Two 16th state Senate District Republicans said Friday they are interested in succeeding Williams and will seek their party’s nomination for the special election to fulfill Williams’ unexpired term.
Rep. Sara Beth Gregory, R-Monticello, a Wayne County attorney, said she is “interested in seeking the nomination.” Clinton County attorney David Cross also said he is “pursuing the nomination.”
Each characterized the other as a friend and praised the qualifications of the other. Neither sounded likely to be deterred by the other’s interest, however.
“Politics is sometimes a matter of timing and opportunity and people have to decide what is good for them,” Cross said. Gregory said she is “excited about the opportunity to continue to serve the people of this area.”
The heavily Republican district covers Clinton, Cumberland, McCreary, Monroe, Wayne and Whitley counties. But with the powerful Williams gone it may also be a target of redistricting by other Senate Republicans who wish to strengthen their own incumbency with more Republican voters.
Gregory said re-districting is always a concern, “but I am confident the districts will be re-drawn in ways that would be favorable to (Republican) incumbents.”
Cross said he isn’t concerned about re-districting. He said he’s more concerned about serving “two years and not with re-districting for my own benefit.” He added that may make his candidacy for the nomination more attractive.
RONNIE ELLIS writes for CNHI News Service and is based in Frankfort. Reach him at firstname.lastname@example.org. Follow CNHI News Service stories on Twitter at www.twitter.com/cnhifrankfort.
By Ronnie Ellis / CNHI News Service
- State News
- Ernie Moore
Politics of coal severance
If you want to be governor of Kentucky, especially a Democratic governor, you must look to the hills of eastern Kentucky.
Coal severance funds have gone lots of directions
It was supposed to be different. When Kentucky started sending half of its coal severance taxes back to coal-mining counties, it was supposed to be used for economic development in anticipation of the days when coal would no longer dominate the coal-field economy.
SOAR summit met with wait-and-see attitude
As organizers kicked off a mountain summit here to discuss ways to diversify the eastern Kentucky economy, the dominant sentiment seemed to be a mixture of skepticism and hope.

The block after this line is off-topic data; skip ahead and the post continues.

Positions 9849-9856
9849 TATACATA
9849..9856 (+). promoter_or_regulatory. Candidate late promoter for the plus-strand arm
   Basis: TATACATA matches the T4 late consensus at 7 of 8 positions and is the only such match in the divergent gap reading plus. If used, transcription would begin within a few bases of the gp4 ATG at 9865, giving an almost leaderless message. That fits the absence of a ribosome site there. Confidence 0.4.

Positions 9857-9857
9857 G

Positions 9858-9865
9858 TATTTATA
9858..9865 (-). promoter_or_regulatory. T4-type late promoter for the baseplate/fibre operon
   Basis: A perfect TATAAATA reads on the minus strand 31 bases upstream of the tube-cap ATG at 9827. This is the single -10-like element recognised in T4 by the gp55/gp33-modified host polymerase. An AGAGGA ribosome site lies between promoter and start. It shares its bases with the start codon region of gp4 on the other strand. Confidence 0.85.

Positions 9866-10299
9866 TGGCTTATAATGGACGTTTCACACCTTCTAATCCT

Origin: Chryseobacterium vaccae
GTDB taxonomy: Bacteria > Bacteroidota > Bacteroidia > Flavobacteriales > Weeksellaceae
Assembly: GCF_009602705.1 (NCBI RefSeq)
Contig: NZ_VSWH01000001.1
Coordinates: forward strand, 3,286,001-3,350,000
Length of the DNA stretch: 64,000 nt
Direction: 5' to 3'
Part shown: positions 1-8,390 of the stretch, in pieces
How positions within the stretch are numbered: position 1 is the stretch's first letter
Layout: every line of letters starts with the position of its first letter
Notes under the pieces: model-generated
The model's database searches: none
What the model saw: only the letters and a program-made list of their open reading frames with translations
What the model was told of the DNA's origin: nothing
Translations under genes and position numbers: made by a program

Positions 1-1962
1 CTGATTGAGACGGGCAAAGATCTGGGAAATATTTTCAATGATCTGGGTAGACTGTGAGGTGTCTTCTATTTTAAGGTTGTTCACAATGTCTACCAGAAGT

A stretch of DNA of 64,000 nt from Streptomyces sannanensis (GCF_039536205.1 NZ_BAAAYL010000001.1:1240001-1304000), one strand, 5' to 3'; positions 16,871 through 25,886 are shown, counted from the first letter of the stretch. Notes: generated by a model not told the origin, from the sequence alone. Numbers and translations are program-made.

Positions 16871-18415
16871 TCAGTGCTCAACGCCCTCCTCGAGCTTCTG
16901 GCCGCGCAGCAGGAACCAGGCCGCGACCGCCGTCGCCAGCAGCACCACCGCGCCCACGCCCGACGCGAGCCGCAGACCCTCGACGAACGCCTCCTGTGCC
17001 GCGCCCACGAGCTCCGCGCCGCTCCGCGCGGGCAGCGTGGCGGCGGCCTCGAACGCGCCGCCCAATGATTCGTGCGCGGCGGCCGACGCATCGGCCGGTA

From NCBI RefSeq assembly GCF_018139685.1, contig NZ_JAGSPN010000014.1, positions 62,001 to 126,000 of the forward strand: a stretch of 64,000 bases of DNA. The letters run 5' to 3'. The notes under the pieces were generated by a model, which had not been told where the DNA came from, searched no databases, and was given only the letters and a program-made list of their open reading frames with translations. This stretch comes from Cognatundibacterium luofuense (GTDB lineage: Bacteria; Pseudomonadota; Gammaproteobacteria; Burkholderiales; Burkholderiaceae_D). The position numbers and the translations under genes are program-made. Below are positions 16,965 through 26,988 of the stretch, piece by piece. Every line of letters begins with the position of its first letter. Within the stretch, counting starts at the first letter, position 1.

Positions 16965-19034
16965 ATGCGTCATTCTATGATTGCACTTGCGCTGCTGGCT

Rogers: SOAR summit not the end
Its land and people fueled the industrialization of an entire country but that country has largely ignored the ravaged land and the human despair left behind.
Panel moving slowly in sexual harassment probe
A special committee of state House lawmakers who are supposed to recommend action on charges against a former colleague met again Thursday — but it met behind closed doors only to tell reporters afterward its members decided “to move forward.”
Senate Democrat to run for judge-exec in Rowan
The Democratic minority in the Kentucky state Senate might get a bit slimmer as Sen. Walter “Doc” Blevins of Morehead Thursday filed to run for Rowan County Judge/Executive.
Republicans eye House takeover in ‘14
The 2014 U.S. Senate race for the seat now held by Republican Mitch McConnell may be the most important in the nation, but it might be the second-most important election inside the state.
Kentucky Power seeks to withdraw rate increase
Kentucky Power is asking the state Public Service Commission to withdraw its June request for a base rate increase to recover costs associated with its purchase of half interest in a West Virginia power plant.
Matt Bevin makes it official
Matt Bevin, the Louisville investment manager who’s trying to lead a Republican primary insurgency to topple incumbent U.S. Senate Leader Mitch McConnell, said Friday those seeking change in the Washington must change who they vote to send there.
- More State News Headlines